John Logie Baird
John Logie Baird
John Logie Baird is not credited as the inventor of the television, though he did create the first working television set in 1923. He went on to a number of "firsts," including the first color transmission. Yet his was a mechanical rather than an electronic system, and by the mid-1930s it would be rendered obsolete by a far better machine using a cathode-ray tube.
Born on August 13, 1888, in Helensburgh, Scotland, Baird was the youngest of John and Jessie Morrison Inglis Baird's four children. His father was the minister of a local parish church. Baird studied electrical engineering at the Royal Technical College in Glasgow, and went on to the University of Glasgow. He never completed his work on a bachelor of science degree, however, due to the outbreak of World War I.
Baird was not fit for military service, but spent the war years as engineer for an electrical power company. After the war, he started a series of entrepreneurial enterprises, beginning with a sock factory in 1919. A year later, he moved to the Caribbean island of Trinidad, where he set up a facility to manufacture jam and chutney. This, too, he sold after a year, moving to London to establish a soap-making company, which he sold as well. In the autumn of 1922, Baird moved to the seaside town of Hastings, where he invested his profits in experiments to develop a successful means of transmitting visual signals via wireless technology.
In order to transmit such signals, scientists had come to realize, it was necessary to develop a means for scanning the object to be transmitted. The scanned image, obtained by moving a beam of light in a series of lines from top to bottom and left to right, would create light signals which, when converted into electrical impulses, could be transmitted to a receiver. The receiver would then convert these signals into an image, which it would reproduce as a series of lines on a screen.
In 1894, German inventor Paul Nipkow had patented an idea he called the Nipkow disc, which had a series of small holes cut in a spiral. A powerful beam of light would be focused on one disc, which by rapidly rotating would create the lines of light necessary to scan the object. These would then be collected by a light-sensitive photoelectric cell that would create the electrical impulses and transmit these to a second Nipkow disc.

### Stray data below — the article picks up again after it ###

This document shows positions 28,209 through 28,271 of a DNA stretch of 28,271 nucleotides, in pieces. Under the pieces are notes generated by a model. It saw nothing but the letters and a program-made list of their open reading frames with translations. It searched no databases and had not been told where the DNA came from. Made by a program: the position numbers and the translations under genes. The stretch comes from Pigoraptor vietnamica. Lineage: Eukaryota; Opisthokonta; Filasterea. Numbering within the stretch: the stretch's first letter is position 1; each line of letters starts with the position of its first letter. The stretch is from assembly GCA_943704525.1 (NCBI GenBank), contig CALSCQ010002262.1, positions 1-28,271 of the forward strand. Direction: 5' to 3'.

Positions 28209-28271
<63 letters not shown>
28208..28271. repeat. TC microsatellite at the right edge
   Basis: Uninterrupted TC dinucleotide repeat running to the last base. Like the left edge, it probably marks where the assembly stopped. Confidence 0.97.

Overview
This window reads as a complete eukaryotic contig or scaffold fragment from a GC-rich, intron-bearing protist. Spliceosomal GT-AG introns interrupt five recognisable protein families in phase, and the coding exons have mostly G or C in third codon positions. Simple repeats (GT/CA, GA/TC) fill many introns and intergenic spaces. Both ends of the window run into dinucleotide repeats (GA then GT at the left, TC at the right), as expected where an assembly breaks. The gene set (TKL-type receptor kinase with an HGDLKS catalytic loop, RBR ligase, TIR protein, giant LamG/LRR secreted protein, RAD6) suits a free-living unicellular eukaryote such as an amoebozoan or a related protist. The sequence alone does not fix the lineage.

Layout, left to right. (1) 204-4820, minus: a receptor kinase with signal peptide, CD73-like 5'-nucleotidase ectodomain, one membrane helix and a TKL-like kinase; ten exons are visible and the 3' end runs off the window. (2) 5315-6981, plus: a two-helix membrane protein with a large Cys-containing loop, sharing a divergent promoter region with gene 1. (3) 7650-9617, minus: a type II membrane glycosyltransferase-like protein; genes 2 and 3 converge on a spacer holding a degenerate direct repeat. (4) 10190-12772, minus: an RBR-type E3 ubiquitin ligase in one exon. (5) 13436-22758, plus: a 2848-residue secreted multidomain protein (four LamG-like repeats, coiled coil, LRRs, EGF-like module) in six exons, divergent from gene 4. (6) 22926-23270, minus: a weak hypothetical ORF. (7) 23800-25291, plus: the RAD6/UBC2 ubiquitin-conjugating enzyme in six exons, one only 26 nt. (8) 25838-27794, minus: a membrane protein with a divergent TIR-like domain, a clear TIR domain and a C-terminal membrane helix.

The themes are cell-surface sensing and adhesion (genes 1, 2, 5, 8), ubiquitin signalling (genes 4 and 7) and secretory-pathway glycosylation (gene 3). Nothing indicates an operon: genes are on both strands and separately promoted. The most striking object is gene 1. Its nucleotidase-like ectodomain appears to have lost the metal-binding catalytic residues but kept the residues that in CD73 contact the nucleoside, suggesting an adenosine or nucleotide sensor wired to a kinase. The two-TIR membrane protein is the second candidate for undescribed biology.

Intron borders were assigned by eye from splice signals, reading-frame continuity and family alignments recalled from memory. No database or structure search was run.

For the system to work, the second disc would have to be rotating rapidly, in exact synchronization with the first. Problems associated with synchronization had kept Nipkow's system from advancing past the theoretical stages until Baird in 1922 developed a way to correctly synchronize the two disks. He built his first two discs out of cardboard and other discarded objects, and in early 1923 made the world's first television transmission: the blurry images of a cross and a human hand, which he transmitted a distance of a few feet.
The decade that followed was without question the high point of Baird's career. He began demonstrating his invention to other scientists and the public, and soon became a celebrity. In 1929, under pressure from various sectors of the British government, the British Broadcasting Company (BBC) allowed Baird to begin making experimental television broadcasts from its facilities, and this only further increased his prominence. In 1931, 43-year-old Baird married Mary Albu, a concert pianist with whom he later had a son and daughter.
Forming the Baird Television Development Corporation, Baird and his associates set out to develop a number of firsts, starting with the first television transmission station, in London in 1926. In 1928, he transmitted the first television signal across the Atlantic, from London to New York; the first television pictures taken outdoors in daylight; and the first color television image. Using a system he developed called "noctovision," Baird also figured out how to use infrared rays to scan objects in total darkness.
By the early 1930s, however, events were in motion that would sound the death knell on the enterprise to which Baird had devoted so much energy: both Marconi-EMI in Great Britain and RCA in America were hard at work on developing television systems that used the cathode-ray tube. The latter, invented in Germany in 1897, produced a far better picture—as Marconi-EMI proved when, in early 1935, it broadcast via the BBC's facilities.
The BBC initially agreed to allow both Baird and Marconi-EMI to broadcast, but the superiority of the cathode-ray system became so over-whelmingly apparent that in 1937, it ended its relationship with Baird. The inventor lived another nine years, and died in Bexhill, Sussex, on June 14, 1946.